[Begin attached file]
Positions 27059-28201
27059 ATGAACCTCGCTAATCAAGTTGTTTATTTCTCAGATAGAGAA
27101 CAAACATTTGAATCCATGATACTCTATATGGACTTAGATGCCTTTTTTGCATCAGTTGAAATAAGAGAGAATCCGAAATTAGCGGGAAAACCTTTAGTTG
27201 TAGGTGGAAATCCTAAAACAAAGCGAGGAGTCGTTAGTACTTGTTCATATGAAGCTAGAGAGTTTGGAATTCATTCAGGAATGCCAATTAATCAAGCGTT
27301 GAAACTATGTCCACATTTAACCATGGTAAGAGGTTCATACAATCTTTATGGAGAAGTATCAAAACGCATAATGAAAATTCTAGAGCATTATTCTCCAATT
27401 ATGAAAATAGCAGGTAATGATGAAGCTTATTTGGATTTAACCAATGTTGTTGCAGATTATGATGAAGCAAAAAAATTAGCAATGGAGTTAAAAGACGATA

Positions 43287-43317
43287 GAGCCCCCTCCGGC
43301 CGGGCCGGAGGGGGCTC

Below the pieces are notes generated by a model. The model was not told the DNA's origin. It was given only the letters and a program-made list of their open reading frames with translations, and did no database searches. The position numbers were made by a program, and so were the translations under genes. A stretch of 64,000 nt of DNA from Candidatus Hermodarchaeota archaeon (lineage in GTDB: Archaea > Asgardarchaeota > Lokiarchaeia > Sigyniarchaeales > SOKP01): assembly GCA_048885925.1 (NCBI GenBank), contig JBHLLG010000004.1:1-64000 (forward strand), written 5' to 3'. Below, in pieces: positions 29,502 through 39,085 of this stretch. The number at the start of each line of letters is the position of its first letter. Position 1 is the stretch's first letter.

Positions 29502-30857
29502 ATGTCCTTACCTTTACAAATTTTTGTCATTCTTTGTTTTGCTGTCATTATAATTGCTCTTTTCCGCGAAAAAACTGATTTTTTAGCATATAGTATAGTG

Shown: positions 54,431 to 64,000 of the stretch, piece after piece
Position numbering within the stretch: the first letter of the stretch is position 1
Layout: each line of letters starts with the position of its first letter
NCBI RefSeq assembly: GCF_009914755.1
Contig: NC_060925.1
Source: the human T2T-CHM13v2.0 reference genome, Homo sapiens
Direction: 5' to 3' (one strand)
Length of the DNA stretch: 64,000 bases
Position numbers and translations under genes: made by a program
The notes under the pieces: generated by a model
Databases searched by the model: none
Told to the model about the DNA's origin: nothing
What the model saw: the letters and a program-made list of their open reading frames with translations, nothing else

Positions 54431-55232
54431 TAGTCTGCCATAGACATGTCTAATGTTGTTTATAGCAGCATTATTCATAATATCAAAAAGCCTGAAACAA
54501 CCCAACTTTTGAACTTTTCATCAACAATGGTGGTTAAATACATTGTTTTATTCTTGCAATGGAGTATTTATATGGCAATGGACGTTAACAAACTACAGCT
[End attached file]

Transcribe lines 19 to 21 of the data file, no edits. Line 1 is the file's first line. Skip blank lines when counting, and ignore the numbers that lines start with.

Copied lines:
Direction: 5' to 3' (one strand)
Length of the DNA stretch: 64,000 bases
Position numbers and translations under genes: made by a program